Irish Whiskey protected in China, 'strengthening relationships', Phil Hogan says

Hogan hails new deal between Brussels and Beijing to protect native food products

Whiskey joins products such as Parma Ham and Manchego Cheese in securing the protection.   Photograph: iStock

Whiskey joins products such as Parma Ham and Manchego Cheese in securing the protection. Photograph: iStock


Whiskey and Irish cream liqueurs are among 100 European regional food names, known as geographical indications (GI), to be protected in China under a new deal between the EU and Beijing.

A reciprocal arrangement will see 100 Chinese food names protected in the EU, the EU Commission said in a statement.

The deal will mean only whiskey distilled and matured on the island of Ireland can be labelled and sold in China as Irish whiskey. It also provides a legal recourse to take action against fake Irish whiskey on sale in China. The deal also protects Irish cream liqueurs.

Ireland’s whiskey representative group on Wednesday welcomed the arrangement, which took ten years to negotiate.

As well as Irish Cream and whiskey, the EU list of GIs to be protected in China include Cava, Champagne, Feta, Münchener Bier, Ouzo, Polska Wódka, Porto, Prosciutto di Parma and Queso Manchego. All of the products covered have quality or characteristics that are linked to their geographical origin and traditional know-how.

Among the Chinese products, the list includes, for example, Pixian Dou Ban (Pixian Bean Paste), Anji Bai Cha (Anji White Tea), Panjin Da Mi (Panjin rice) and Anqiu Da Jiang (Anqiu Ginger).

The deal significantly expands the number of foods protected by GIs from the 10 products on both sides that were agreed in 2012 and should help boost trade in higher value goods.

“It is a win for both parties, strengthening our trading relationship, benefitting our agricultural and food sectors, and consumers on both sides,” said EU agriculture and rural development commissioner Phil Hogan, who is visiting China.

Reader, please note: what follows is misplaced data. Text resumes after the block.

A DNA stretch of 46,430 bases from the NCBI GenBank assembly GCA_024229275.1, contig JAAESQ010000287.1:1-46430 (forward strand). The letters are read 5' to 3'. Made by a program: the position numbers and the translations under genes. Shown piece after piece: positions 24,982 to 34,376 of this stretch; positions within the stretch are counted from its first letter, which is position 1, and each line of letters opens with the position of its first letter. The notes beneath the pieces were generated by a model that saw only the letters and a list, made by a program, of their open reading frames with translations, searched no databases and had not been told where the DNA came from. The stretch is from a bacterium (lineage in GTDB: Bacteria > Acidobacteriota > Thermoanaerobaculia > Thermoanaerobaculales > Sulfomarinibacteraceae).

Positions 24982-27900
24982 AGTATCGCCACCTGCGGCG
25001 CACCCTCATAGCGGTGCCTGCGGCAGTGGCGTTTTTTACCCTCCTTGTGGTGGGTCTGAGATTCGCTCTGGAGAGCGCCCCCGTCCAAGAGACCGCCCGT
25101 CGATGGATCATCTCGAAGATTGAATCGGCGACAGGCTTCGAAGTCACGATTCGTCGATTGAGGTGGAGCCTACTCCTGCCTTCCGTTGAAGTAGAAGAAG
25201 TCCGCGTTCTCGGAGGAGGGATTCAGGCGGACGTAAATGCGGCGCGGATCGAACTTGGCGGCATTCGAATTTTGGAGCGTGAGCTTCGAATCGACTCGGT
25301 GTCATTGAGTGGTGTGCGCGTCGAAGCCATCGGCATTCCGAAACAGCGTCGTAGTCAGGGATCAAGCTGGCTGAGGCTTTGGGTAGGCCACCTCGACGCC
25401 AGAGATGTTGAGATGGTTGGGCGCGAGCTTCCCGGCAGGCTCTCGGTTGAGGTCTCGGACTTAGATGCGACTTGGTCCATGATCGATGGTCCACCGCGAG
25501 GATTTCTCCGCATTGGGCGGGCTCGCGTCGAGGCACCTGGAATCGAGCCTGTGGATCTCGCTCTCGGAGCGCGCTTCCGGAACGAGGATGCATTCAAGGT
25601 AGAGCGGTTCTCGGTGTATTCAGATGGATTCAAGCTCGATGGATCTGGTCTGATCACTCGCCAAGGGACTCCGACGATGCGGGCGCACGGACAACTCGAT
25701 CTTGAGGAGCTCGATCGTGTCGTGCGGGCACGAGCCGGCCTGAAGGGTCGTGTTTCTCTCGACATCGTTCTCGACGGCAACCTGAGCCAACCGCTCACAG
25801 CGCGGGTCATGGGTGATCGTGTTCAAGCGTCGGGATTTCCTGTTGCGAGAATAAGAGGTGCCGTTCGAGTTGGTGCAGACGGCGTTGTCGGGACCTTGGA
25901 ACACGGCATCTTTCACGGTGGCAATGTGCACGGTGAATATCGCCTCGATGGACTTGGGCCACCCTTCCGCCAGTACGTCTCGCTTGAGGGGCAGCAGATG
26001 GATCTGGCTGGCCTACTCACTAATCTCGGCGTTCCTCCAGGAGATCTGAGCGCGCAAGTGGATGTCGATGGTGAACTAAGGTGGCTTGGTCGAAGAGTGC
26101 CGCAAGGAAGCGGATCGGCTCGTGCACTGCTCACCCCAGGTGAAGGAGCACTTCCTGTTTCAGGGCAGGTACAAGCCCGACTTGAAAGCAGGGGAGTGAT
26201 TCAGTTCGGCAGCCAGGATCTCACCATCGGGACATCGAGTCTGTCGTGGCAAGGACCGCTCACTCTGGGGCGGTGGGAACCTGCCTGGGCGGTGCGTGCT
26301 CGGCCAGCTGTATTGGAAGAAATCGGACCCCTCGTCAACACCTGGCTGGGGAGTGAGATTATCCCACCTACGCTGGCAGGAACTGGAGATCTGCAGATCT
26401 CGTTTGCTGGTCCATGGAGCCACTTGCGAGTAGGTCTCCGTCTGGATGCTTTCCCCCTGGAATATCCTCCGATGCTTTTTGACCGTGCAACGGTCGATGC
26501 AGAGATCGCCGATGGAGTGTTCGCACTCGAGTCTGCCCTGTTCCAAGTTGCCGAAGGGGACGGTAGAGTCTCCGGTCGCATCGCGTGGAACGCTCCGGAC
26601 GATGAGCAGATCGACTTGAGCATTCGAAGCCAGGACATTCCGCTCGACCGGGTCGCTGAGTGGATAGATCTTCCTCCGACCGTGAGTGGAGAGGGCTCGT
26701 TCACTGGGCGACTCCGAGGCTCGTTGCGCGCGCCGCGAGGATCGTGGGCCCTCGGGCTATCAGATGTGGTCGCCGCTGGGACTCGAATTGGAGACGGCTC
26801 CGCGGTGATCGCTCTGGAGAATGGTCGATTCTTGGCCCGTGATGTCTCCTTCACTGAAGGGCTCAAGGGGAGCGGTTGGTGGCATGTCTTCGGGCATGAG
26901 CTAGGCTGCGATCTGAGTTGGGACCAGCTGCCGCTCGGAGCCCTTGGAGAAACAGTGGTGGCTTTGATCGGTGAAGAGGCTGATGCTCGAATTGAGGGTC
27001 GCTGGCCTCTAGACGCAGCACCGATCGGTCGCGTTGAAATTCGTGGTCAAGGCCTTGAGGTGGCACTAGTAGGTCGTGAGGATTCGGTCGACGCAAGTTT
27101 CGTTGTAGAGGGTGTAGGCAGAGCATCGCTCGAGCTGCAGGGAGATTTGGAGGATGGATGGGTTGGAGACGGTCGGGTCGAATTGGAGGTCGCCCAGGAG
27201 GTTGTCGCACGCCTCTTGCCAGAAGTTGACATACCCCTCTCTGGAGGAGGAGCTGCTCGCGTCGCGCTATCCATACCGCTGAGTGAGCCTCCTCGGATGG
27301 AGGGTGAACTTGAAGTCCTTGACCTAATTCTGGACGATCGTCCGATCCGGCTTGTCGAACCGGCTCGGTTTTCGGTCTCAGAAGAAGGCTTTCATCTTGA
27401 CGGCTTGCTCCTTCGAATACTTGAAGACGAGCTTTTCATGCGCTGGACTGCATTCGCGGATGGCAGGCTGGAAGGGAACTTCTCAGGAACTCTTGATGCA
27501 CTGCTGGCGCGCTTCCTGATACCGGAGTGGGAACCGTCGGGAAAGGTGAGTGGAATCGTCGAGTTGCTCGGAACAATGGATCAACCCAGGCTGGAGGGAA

“European geographical indication products are renowned across the world for their quality,” he said.

Pay more

Consumers are willing to pay more for GI products, he said, trusting the origin and authenticity of the goods. The agreement still needs to be approved by the European Parliament and Council but is expected to enter into force before the end of 2020, the commission said in a statement.

It will be expanded to cover an additional 175 GI names from both sides four years after the current agreement. EU agrifood exports to China were worth €12.8 billion in the 12 months from September 2018 to August 2019.

The Irish Whiskey Association (IWA), which has been pushing for the finalisation of this agreement for some years, said it would deliver a welcome boost to the industry.

“The protection provided in this agreement will further give Irish whiskey producers the confidence to invest in increased sales and marketing in China, knowing that there is legal remedy to crack down on fake competitors,” said William Lavelle, head of the IWA in Drinks Ireland.

While China has not traditionally been a major market for Irish whiskey, the trend is positive in the rapidly expanding market with a growing middle class.

“The category recorded 50 per cent growth in 2018,” Mr Lavelle said. “Chinese consumers are increasingly looking for authenticity.”

Kieran Fitzgerald, from Bord Bia’s office in Shanghai, said Chinese consumers place a large importance on the brand and its origins, so the agreement was a “significant milestone for EU and Irish brands in China and provides a unique differentiation point in promoting Ireland’s range of whiskey and cream liqueurs.”

Largest market

China is the largest alcohol market in the world, at €221 billion annually, and Bord Bia sees “significant growth potential”. Imported spirits to China were valued at €1.2 billion last year, a 30 per cent year-on-year increase. Baileys Irish Cream is the market leader in the €58 million liqueur market.

Bord Bia has identified China as a priority market for whiskey and Irish cream and expect this growth to continue, Mr Fitzgerald said, adding they are particularly active in promoting Irish food and drink online in China.